On Wednesday, February 1, the Committee heard a presentation from Stanley Goldfarb, M.D., Do No Harm, who said his organization, based in Pennsylvania, is focusing on problems they see arising from a focus on political ideology in workplaces, access to care, medical school admission standards, and patients being seen as members of groups rather than being treated as individuals. Committee members asked questions related to cultural competence, health disparities among some populations (e.g., Black infant mortality), medical school admissions, rural disparities, and ways to solve the access to care problem.
Senate Public Health and Welfare Committee
(Sen. Beverly Gossage, Chair)
On Tuesday, January 31, the Committee heard presentations from representatives of the Kansas Health Care Association (KHCA), Kansas Center for Assisted Living (KCAL) and LeadingAge Kansas. Linda MowBray, KHCA/KCAL, reported that a study using State of Skilled Nursing Facility Companion data from 2019 shows that 51 percent of Kansas nursing facilities weren’t sure if they could keep operating or had insufficient staff to take in new residents, as compared to 18 percent nationally. She stated that between 2020 and 2023, there have been 19 nursing home closures, representing the loss of over 1,000 nursing home beds, and one additional home in Alma appears to be closing in March. She also noted that there are nursing homes that are decertifying beds, primarily due to insufficient staffing.
Rachel Monger, LeadingAge Kansas, the state association for not-for-profit and faith-based aging services, provided an overview of the impact of the pandemic on members and the results of a survey of Kansas adult care homes. Monger stated that since the start of the pandemic all or part of at least 47 facilities have closed or reduced their number of available beds in Kansas and she also attributed the closures and reduced services to workforce and funding. She noted that since the start of the pandemic, labor costs have grown by double digits and contract labor has grown by 270 percent. She also stated that since the pandemic, the aging services workforce has shrunk by more than 10 percent.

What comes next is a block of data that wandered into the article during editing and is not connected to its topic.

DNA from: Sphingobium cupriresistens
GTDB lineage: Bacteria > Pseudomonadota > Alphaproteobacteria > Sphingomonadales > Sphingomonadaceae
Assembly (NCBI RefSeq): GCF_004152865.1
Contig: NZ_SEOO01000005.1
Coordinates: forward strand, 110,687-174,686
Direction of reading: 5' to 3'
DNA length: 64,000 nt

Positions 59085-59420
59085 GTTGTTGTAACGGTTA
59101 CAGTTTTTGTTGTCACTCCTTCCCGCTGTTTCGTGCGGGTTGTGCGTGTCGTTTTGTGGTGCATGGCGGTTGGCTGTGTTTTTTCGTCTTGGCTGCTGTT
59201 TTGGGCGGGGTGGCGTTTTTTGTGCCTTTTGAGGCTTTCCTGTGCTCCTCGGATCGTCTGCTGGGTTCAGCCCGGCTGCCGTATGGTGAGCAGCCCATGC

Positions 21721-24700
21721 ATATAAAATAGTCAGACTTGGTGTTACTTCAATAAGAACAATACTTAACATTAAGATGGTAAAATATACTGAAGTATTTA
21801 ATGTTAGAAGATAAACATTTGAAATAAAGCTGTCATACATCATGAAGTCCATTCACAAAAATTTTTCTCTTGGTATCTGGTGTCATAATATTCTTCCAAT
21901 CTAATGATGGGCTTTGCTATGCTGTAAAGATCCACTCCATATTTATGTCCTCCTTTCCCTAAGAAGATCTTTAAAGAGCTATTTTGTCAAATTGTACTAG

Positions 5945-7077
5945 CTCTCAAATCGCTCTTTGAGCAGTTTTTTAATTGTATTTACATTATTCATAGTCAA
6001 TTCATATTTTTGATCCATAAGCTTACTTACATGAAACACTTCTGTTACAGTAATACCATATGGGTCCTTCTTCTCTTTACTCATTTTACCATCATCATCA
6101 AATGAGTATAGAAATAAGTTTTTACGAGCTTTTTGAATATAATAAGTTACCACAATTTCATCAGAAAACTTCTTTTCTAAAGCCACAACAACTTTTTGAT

To address workforce and loss of beds, Monger stated that her organization is proposing fully funding Medicaid reimbursement rates and provider costs, regulating the labor practices of temporary staffing agencies, and focusing on workforce development and workforce-friendly policies.
Committee members asked questions regarding the challenges of contract labor and the impact to the facility, the types of benefits that nursing homes are able to provide to their employees (e.g., health insurance and childcare), types of jobs in a facility and the licensure or credentialing requirements of those jobs, the Medicaid formula, the wage of a certified nurse aide (CNA), incentives or disincentives for purchasing long-term care insurance, the contribution of fines from federal and state regulators to the closure of facilities, and innovative programs combining childcare facilities in the same building as long-term care facilities.